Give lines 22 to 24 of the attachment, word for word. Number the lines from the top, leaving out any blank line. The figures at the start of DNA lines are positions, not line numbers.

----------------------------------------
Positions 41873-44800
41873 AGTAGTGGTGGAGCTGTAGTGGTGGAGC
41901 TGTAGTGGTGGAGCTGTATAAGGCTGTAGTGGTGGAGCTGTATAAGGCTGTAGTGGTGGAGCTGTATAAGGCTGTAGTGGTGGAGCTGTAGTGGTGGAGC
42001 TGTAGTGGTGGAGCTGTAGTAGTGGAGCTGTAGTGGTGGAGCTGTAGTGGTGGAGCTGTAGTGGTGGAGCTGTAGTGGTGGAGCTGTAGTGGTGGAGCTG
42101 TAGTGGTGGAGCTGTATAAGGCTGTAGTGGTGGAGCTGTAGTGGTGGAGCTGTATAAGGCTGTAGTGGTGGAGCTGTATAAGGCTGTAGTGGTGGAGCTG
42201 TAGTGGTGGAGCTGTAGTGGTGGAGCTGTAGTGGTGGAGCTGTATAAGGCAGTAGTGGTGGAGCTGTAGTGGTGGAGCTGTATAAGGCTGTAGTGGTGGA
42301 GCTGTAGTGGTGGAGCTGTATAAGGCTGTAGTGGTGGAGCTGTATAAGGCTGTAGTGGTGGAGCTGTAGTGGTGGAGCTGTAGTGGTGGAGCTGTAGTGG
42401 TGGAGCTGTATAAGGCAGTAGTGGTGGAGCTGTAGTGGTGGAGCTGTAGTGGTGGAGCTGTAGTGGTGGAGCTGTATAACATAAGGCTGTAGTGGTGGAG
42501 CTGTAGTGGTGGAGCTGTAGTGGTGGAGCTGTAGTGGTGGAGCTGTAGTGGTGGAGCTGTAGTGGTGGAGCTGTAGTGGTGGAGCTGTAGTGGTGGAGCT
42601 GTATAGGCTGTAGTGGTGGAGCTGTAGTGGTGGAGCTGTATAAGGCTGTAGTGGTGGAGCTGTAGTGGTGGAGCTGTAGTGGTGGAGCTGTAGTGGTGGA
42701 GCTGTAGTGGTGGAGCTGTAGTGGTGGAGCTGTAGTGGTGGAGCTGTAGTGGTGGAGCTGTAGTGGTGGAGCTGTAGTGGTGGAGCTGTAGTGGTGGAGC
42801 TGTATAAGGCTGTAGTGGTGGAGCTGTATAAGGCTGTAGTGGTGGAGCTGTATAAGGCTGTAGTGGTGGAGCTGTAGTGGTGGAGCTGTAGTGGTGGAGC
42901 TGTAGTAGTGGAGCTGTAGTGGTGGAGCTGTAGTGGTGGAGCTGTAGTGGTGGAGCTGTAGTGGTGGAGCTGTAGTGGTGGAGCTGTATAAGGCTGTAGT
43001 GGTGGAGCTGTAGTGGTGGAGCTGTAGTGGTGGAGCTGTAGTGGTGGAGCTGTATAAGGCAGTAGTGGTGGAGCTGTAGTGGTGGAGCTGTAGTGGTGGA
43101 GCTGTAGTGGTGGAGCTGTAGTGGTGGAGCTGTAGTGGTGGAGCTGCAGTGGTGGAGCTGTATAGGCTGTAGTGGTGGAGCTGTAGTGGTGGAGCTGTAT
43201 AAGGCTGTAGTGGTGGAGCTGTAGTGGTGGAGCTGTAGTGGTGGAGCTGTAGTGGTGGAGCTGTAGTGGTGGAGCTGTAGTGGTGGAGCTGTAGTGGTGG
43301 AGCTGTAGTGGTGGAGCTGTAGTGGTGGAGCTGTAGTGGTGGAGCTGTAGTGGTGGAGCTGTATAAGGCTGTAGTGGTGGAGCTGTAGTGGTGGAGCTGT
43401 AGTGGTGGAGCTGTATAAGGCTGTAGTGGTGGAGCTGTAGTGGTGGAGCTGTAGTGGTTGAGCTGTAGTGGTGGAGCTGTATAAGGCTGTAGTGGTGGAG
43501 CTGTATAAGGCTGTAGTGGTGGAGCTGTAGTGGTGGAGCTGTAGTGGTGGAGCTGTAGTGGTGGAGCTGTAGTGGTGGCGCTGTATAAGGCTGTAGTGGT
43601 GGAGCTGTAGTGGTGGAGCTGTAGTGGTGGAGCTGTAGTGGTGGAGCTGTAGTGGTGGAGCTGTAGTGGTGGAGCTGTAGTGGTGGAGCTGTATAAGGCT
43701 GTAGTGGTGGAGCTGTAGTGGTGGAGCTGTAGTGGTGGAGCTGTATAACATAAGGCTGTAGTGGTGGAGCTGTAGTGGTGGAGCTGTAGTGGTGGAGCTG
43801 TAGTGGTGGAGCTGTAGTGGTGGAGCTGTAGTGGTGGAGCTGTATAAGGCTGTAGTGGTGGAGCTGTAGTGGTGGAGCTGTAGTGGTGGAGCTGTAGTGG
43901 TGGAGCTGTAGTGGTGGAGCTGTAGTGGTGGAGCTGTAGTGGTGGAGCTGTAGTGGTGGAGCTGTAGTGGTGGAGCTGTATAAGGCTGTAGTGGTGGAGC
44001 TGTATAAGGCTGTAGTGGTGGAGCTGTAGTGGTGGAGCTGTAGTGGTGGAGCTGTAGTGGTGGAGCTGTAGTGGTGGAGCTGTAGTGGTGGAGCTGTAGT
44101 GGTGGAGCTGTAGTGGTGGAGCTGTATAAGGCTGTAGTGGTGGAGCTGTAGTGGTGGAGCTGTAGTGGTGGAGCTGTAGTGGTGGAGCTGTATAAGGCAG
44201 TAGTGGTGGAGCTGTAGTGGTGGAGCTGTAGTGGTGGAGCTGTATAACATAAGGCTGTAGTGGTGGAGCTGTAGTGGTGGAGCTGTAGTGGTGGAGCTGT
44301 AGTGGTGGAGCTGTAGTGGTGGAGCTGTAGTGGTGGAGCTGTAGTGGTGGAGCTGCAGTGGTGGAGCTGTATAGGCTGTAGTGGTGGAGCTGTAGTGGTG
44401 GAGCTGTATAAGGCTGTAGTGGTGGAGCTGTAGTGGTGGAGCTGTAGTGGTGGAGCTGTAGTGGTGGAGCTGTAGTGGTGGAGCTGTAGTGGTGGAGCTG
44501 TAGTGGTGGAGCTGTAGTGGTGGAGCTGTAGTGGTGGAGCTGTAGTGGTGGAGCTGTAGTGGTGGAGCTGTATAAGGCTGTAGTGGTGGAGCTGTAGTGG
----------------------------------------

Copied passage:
43801 TAGTGGTGGAGCTGTAGTGGTGGAGCTGTAGTGGTGGAGCTGTATAAGGCTGTAGTGGTGGAGCTGTAGTGGTGGAGCTGTAGTGGTGGAGCTGTAGTGG
43901 TGGAGCTGTAGTGGTGGAGCTGTAGTGGTGGAGCTGTAGTGGTGGAGCTGTAGTGGTGGAGCTGTAGTGGTGGAGCTGTATAAGGCTGTAGTGGTGGAGC
44001 TGTATAAGGCTGTAGTGGTGGAGCTGTAGTGGTGGAGCTGTAGTGGTGGAGCTGTAGTGGTGGAGCTGTAGTGGTGGAGCTGTAGTGGTGGAGCTGTAGT